4. Faculty Committee on Student Affairs (chair)
    5. CS Department Liason to the Admissions Department (went to Open House)
    6. CS Department Liason to the Pscyhological Counseling Center (no duties!)


    Please list grant applications, renewals, and awards from March, 1999 to the present. Include granting agency, title of project, period of grant, and total amount.


  1. Please list awards and honors received since March, 1999.


  1. List any inventions, patent applications, patents, copyright, software, maskworks, and any other intellectual property that is or may be patentable which you have conceived or reduced to practice, individually or jointly with others, during the course of your appointment, employment, or participation in Brandeis activities.

    1. CLIP 1.0 -- a CLP(Intervals) extension of GNU prolog.
      Distributed under GNU LGPL licence.

    2. Silk 4.0 -- a Java-based Dialect of Scheme
      Distributed under ZLIB/PNG opensource licence.
      Codeveloped with Ken Anderson at BBN and Peter Norvig at NASA Ames
      Latest release: Silk 4.0.16 (3/11/2000)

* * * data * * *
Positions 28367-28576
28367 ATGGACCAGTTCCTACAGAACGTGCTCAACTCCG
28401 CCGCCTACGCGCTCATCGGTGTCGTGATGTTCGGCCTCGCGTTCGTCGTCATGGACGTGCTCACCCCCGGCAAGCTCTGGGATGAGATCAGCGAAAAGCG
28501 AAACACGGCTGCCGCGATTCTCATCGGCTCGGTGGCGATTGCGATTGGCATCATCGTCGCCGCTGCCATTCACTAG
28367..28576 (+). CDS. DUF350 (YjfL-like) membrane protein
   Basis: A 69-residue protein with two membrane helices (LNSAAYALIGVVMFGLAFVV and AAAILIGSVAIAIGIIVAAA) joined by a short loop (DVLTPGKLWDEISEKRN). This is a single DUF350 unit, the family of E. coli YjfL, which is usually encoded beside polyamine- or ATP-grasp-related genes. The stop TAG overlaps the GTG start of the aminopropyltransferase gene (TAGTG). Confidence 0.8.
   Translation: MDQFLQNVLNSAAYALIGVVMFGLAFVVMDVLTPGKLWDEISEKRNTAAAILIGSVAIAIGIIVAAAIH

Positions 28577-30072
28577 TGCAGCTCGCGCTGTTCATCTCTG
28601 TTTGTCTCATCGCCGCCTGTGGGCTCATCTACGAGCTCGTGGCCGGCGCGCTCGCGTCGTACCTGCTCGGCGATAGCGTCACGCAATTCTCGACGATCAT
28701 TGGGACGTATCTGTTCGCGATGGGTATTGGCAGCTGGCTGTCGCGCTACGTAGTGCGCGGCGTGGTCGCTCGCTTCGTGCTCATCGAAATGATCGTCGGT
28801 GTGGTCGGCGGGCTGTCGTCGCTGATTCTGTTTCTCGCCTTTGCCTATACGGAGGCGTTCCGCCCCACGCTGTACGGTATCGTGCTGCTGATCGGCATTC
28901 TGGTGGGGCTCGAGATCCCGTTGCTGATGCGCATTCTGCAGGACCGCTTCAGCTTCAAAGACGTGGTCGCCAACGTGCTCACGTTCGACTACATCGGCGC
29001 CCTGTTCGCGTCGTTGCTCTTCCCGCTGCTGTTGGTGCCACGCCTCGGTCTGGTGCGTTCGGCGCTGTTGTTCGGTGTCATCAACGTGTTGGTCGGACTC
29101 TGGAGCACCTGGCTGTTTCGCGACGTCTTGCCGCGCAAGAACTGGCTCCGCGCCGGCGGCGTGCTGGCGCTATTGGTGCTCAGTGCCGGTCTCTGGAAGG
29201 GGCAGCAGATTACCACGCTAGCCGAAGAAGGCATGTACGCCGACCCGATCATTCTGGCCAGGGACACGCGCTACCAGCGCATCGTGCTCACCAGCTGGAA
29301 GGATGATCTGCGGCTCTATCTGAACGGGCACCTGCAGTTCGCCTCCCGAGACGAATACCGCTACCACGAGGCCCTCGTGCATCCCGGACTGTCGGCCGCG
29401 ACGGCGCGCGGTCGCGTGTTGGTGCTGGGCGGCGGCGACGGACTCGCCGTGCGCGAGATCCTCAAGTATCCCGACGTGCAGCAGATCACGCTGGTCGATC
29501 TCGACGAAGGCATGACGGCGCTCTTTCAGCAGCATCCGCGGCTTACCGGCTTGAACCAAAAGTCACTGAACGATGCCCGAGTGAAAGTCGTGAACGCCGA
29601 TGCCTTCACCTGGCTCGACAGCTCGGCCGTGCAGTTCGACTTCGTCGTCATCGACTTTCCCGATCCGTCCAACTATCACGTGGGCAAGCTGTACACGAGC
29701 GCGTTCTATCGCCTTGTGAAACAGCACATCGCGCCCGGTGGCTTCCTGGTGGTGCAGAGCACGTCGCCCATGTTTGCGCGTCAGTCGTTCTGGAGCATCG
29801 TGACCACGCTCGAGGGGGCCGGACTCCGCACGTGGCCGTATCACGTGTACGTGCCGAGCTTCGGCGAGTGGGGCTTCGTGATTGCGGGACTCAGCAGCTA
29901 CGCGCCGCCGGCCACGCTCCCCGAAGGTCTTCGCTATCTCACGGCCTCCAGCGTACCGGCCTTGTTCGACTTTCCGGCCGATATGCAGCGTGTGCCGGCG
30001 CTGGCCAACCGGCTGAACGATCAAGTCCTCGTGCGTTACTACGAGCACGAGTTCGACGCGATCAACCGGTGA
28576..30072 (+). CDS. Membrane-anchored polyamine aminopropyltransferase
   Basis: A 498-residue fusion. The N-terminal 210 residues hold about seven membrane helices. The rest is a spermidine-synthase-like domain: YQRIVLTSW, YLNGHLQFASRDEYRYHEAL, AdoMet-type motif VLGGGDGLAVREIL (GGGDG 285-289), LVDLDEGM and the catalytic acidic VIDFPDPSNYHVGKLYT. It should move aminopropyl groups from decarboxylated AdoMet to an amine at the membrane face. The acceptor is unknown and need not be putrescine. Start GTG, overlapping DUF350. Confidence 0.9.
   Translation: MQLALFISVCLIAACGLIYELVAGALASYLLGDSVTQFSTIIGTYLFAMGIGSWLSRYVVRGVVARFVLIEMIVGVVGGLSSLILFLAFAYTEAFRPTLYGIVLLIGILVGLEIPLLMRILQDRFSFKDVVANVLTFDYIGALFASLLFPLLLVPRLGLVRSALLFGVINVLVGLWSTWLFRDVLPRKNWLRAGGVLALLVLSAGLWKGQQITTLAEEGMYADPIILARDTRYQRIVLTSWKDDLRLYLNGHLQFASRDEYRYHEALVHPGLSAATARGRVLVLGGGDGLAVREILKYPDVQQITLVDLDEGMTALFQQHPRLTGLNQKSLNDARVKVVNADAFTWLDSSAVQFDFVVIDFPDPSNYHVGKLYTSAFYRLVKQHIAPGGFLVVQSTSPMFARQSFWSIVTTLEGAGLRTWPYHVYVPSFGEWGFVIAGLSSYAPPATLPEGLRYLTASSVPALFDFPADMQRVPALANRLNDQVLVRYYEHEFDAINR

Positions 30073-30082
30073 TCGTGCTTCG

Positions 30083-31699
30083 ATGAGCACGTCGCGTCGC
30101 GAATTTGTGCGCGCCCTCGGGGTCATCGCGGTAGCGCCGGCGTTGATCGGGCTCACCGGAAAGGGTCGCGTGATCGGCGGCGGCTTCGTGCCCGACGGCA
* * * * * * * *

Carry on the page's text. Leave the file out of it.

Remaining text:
1. List and/or describe lectures given, involvement in professional societies, legislative testimony, etc. If none, indicate non-applicable.


  1. List courses taught at other institutions for which you received payment (March, 1999 to present). Please provide name of institution, term, course(s) taught, days and hours per week. If none, indicate non-applicable.


  2. List any and all other employment, and/or consultant arrangements, that you have outside of Brandeis (March, 1999 to present). Please provide name of company, corporation or institution. Please append summaries of relevant parts of contracts, letters of appointment or consulting agreements. Do any of these arrangements provide present or future equity interest possibilities to you and do you receive any research support from any of these organizations? If none, indicate non-applicable.


  3. List management or fiduciary activities in which you have a role as an officer, director, trustee, supervisor, or founder with respect to any organization or group. If none, indicate non-applicable.